Six more Homer Glen bats confirmed for rabies
7/18/2015, 9:10 a.m.
The Will County Health Department issued this news release:
Will County Animal Control is working with the Illinois Department of Public Health, the Illinois Department of Natural Resources and the U.S. Department of Agriculture to resolve a bat rabies problem which has already resulted in post-exposure rabies treatments for three Homer Glen residents.
The problem first surfaced July 6, when a live bat was found in the garage of a residence on the 13000 block of West Little Creek Drive. Another bat was found July 9, and five more were trapped at the home between July 10-14. Six of the seven bats have tested positive for rabies, and Animal Control officials are working to make sure the problem is resolved before any human or pet animal exposure occurs.
“We want to make sure there is no risk of exposures to persons living in the area and it’s equally important to be sure that unvaccinated pets in the neighborhood don’t come in contact with a rabid animal,” according to Will County Animal Control Administrator Lee Schild D.V.M.
“Representatives from the U.S. Department of Agriculture and the Illinois Department of Natural Resources have surveyed the situation and provided us with guidance so that this problem can be resolved as soon as possible. As always, public safety is our first priority.”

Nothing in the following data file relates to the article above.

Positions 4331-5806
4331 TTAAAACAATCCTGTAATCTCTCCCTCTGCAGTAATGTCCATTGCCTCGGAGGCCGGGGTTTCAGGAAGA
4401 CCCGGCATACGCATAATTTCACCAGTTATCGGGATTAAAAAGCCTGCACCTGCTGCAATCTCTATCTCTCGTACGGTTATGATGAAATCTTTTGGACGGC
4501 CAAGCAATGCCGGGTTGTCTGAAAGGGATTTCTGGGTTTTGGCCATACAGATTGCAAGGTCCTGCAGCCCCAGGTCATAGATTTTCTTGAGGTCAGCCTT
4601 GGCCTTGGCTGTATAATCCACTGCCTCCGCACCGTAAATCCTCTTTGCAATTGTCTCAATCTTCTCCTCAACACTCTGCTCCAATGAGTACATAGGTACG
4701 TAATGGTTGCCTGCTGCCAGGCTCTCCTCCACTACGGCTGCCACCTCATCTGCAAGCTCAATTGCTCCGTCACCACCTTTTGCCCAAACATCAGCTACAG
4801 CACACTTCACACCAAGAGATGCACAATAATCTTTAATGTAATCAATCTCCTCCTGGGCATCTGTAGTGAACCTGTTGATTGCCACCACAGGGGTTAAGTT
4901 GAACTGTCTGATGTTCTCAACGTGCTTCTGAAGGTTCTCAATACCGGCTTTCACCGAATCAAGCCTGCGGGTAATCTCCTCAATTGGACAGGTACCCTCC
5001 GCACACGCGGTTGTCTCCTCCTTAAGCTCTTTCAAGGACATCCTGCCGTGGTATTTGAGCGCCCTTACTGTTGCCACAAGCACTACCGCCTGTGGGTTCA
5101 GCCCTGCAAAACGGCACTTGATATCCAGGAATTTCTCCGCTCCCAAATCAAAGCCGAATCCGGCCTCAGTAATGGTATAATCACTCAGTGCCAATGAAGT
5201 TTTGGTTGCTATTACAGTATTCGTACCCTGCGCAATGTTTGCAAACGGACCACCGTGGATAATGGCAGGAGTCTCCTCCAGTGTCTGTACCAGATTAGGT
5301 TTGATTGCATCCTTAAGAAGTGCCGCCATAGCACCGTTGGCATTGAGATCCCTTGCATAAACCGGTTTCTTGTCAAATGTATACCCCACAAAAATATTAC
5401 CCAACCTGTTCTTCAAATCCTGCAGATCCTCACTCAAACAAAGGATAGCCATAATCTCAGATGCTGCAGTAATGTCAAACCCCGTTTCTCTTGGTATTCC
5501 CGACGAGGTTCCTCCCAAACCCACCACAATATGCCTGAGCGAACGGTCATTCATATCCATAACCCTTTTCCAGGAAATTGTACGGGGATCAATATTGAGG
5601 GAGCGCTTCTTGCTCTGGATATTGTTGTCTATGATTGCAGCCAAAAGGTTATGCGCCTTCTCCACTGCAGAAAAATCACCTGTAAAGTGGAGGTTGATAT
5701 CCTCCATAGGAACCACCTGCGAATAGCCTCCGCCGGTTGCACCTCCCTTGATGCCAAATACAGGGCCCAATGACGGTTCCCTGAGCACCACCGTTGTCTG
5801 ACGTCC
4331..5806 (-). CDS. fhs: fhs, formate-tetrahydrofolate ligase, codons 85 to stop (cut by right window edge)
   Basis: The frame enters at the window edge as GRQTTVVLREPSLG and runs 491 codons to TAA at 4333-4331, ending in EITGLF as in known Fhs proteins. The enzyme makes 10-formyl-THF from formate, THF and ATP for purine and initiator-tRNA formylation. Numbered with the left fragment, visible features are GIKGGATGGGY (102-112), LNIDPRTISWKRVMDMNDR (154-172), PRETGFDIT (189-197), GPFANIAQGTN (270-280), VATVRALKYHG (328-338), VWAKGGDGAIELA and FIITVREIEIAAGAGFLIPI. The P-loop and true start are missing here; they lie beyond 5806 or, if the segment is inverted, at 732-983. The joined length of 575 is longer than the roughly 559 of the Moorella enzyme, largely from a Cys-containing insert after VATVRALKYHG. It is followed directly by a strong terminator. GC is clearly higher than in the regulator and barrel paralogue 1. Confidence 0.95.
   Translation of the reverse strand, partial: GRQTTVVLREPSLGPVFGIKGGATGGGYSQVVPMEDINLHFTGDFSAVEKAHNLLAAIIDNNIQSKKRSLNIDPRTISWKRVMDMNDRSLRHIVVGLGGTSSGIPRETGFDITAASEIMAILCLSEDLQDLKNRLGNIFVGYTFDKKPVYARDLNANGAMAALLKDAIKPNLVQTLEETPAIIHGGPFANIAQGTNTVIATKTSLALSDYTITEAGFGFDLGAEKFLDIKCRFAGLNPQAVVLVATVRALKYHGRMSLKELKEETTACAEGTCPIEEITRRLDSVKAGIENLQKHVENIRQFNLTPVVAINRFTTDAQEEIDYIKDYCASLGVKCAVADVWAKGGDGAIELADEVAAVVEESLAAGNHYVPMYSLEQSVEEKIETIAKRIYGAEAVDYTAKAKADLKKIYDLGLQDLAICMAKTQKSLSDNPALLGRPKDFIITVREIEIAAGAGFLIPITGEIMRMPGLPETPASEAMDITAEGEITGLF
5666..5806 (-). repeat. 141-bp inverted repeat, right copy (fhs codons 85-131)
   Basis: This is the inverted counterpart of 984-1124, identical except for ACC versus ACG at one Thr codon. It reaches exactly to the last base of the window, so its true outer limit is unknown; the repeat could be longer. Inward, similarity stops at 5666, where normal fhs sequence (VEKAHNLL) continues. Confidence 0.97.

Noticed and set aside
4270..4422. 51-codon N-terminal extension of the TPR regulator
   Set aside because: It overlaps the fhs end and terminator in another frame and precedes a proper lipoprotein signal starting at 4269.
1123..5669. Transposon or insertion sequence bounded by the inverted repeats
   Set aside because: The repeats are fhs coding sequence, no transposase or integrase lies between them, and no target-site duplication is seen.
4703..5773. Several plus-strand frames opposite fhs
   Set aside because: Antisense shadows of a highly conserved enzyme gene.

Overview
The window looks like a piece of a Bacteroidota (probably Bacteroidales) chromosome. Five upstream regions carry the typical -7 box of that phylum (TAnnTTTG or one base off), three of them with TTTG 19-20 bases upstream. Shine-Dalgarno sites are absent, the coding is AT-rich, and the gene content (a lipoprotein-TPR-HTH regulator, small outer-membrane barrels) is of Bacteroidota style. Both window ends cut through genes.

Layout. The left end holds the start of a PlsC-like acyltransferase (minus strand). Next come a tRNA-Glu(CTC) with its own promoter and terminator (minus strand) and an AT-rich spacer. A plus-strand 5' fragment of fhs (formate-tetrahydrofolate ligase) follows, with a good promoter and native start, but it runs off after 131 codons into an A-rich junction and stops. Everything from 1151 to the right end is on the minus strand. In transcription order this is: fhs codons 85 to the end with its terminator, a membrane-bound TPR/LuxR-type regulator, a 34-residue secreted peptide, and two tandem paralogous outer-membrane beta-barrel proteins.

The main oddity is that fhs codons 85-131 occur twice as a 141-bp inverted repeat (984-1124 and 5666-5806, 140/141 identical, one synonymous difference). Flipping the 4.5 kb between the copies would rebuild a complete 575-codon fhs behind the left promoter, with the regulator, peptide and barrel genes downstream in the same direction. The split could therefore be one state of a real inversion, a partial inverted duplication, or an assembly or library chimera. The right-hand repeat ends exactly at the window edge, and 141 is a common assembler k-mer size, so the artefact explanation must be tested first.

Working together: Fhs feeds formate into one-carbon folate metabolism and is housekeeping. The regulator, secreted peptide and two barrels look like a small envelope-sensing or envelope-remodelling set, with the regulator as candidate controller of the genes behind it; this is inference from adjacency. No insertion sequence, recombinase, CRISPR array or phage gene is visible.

No pets reside at the Little Creek address, and the Will County Health Department recommended that the three people who live on site receive post-exposure rabies prophylaxis (PEP), July 9. The course of treatment began July 13.
Groen Wildlife Services has been retained to supervise mitigation efforts. A small colony of “Little Brown Bats (Myotis lucifugus), is thought to have roosted in an attic space above the garage.
As of midday Friday, it was not known whether live bats remain in the space. Preliminary pictures provided by a tiny camera introduced into the attic identified only dead animals.
“Bats are nocturnal animals,” Schild explained. “All potential entry spaces into the attic have been sealed. The mitigation specialist knows what he is doing and how to bat proof the residence. We believe this issue will be a thing of the past very soon.”
Through July 15, Will is one of eight Illinois counties to report a 2015 wildlife rabies confirmation. Will has accounted for nine rabies confirmations to date. All of the case confirmations involve bats.
“We want to emphasize the importance of getting pet dogs and cats vaccinated against rabies,” Schild said. “those animal vaccinations are our first line of defense against the rabies threat. Parents need to make sure children understand that they should never come in contact with any wild animal, or even unfamiliar domestic animals. Education here is critical.”
Rabies is a virus transmitted to humans through the bite or scratch of an infected warm-blooded animal. The virus is almost universally fatal if PEP is not quickly administered.
Any potential bat exposure should be reported to the most appropriate animal control authority as soon as possible. Will County Animal Control is available 24 hours daily at 815-462-5633.